Since 2017, more than 1 million Uyghurs have been placed in one of the Chinese government's 85 identified internment camps in Xinjiang. The government claims that the camps are vocational training camps set up to help fight back against religious extremism and terrorism. Escapees of the camps, however, have described them as nothing short of torturous. Here is what you should know about the imprisonment of the Uyghurs in China:
Who Are the Uyghurs?
The Uyghurs, or Uighurs, are an ethnic group from the Central Asian region. They are a Turkic-speaking religious minority group that is largely made up of Muslims.
While some Uyghur communities live in Uzbekistan, Kyrgyzstan and Kazakhstan, the largest population of Uyghurs live in the autonomous Xinjiang region in Northwest China. According to the New York Times, the region is also commonly referred to as East Turkestan within the Uyghurs community. The region was twice briefly name East Turkestan when two independent republics existed in the region before being overtaken by the Communists.
Despite being deemed 'autonomous', the oil-rich region is actually tightly controlled by the Chinese government.
According to The Conversation, in Xinjiang, Uyghurs are among many Muslim minority groups who experience persecution. Other groups who experience persecution in the region are the Kazakhs, Uzbeks, Tajiks, Kyrgyz and Hui. Persecution of Christians has also been on the rise throughout China.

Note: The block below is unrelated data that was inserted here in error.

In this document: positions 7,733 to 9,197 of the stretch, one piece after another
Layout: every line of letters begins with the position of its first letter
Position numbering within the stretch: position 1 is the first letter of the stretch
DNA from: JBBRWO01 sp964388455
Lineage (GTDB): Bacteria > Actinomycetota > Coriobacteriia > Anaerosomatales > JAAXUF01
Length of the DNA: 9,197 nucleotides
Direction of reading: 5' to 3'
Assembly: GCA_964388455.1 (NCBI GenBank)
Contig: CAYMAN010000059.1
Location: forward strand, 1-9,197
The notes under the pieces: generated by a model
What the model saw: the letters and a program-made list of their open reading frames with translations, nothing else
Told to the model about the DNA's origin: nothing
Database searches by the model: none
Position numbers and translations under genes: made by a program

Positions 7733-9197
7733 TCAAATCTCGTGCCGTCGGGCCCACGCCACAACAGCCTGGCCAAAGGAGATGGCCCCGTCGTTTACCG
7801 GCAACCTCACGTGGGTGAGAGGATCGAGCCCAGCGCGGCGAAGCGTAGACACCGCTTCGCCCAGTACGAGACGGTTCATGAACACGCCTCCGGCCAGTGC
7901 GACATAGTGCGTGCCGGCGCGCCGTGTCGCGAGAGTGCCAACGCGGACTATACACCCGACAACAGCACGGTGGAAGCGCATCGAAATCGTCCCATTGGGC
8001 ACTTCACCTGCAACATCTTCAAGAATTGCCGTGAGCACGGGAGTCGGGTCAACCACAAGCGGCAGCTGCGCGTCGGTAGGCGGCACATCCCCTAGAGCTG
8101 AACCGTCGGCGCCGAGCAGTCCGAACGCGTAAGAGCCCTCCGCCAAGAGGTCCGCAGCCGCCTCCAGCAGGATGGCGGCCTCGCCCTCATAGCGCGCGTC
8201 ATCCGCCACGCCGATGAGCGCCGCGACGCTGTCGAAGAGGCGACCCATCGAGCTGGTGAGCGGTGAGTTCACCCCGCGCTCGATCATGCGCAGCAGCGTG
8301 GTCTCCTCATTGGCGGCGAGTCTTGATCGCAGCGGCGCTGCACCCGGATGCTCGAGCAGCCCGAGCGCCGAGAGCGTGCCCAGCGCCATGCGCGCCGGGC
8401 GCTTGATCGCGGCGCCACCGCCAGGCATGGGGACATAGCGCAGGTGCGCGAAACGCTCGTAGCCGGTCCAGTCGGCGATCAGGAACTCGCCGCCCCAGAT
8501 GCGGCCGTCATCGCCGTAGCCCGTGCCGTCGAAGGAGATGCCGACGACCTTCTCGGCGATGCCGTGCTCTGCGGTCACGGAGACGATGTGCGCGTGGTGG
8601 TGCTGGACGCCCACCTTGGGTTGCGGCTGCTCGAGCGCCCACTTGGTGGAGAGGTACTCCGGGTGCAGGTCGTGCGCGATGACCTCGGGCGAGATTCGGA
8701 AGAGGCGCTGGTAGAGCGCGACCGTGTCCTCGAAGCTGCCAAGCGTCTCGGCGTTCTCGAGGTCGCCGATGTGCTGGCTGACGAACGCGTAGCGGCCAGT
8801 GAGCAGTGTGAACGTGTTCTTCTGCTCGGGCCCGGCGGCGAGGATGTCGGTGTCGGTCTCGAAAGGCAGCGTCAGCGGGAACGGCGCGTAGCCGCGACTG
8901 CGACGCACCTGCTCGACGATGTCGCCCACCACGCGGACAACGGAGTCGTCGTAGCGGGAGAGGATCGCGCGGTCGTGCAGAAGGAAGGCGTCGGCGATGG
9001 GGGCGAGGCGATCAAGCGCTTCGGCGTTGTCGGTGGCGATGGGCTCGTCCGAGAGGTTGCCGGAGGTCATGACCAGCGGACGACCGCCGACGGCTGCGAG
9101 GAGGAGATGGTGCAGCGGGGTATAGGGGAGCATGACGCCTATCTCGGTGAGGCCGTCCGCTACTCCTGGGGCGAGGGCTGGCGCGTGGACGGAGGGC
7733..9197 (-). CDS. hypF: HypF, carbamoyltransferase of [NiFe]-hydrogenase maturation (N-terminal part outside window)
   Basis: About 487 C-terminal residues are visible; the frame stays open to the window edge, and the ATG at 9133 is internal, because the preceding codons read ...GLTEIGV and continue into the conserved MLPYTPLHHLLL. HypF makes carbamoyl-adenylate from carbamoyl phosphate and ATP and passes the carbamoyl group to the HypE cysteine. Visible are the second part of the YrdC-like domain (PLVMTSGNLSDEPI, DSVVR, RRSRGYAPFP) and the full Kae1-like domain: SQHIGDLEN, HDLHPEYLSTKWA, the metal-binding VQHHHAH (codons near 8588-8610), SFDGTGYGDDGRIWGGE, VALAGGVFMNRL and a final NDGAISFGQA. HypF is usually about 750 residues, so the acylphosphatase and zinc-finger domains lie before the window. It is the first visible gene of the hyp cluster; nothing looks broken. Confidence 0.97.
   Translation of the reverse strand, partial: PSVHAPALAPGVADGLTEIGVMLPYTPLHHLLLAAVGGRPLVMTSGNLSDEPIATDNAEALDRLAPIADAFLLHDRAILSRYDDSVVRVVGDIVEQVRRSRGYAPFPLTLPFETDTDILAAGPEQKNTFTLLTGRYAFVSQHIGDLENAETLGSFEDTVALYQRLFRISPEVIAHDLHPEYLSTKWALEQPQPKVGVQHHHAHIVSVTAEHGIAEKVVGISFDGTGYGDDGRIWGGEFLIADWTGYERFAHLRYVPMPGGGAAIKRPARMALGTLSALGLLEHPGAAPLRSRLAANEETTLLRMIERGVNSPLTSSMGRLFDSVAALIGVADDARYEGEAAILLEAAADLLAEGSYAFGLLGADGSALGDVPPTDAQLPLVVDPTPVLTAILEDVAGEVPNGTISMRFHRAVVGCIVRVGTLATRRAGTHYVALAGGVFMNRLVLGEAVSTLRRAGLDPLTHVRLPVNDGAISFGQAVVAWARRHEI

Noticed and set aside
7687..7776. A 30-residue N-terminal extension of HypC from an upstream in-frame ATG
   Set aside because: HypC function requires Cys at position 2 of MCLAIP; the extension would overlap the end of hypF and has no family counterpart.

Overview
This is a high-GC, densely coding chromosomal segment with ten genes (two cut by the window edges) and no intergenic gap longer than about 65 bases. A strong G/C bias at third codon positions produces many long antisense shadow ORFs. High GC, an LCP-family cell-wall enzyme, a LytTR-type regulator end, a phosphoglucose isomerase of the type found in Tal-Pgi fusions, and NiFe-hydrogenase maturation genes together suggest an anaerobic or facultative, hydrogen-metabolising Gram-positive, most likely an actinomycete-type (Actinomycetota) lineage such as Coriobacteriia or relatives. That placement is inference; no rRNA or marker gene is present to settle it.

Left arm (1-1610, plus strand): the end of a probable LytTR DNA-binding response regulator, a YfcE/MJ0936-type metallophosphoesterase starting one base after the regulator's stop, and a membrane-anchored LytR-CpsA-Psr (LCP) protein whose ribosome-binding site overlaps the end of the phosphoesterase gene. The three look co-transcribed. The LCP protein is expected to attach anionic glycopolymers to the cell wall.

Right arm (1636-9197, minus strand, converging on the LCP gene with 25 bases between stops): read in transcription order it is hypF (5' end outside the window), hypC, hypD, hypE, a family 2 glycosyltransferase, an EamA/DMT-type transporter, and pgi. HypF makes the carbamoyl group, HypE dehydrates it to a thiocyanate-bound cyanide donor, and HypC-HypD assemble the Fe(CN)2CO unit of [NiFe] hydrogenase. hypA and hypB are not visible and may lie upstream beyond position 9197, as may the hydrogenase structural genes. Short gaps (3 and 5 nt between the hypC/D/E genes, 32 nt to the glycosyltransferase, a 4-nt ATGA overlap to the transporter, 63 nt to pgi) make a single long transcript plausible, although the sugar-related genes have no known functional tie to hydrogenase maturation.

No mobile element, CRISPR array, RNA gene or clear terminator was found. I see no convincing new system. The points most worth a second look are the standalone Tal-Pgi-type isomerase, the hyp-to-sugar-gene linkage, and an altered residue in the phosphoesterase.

The Uyghurs Have Long Experienced Discrimination
In 1949, the People's Republic of China (PRC) annexed Xinjiang, where, at the time, 76 percent of the region's population were Uyghurs, and only 6.2 percent of the population were Han Chinese. But, by 1955, the Chinese Communist Party (CCP) began encouraging more Han Chinese to move to the agricultural-turned-industrial region.
According to the BBC, by 2000, Han Chinese made up 40 percent of the region's population while Uyghurs made up just 45 percent. Uyghurs have long pushed back against the Chinese government's rule, which has in many cases led to violent crackdowns by the Chinese government.
The BBC reports that in the 1990s, Chinese authorities allegedly executed 30 Uyghurs separatists who were protesting against the regime.
Violence has continued in the region, and today, the Chinese government is reportedly actively rounding up the Uyghurs in the region and placing them in camps.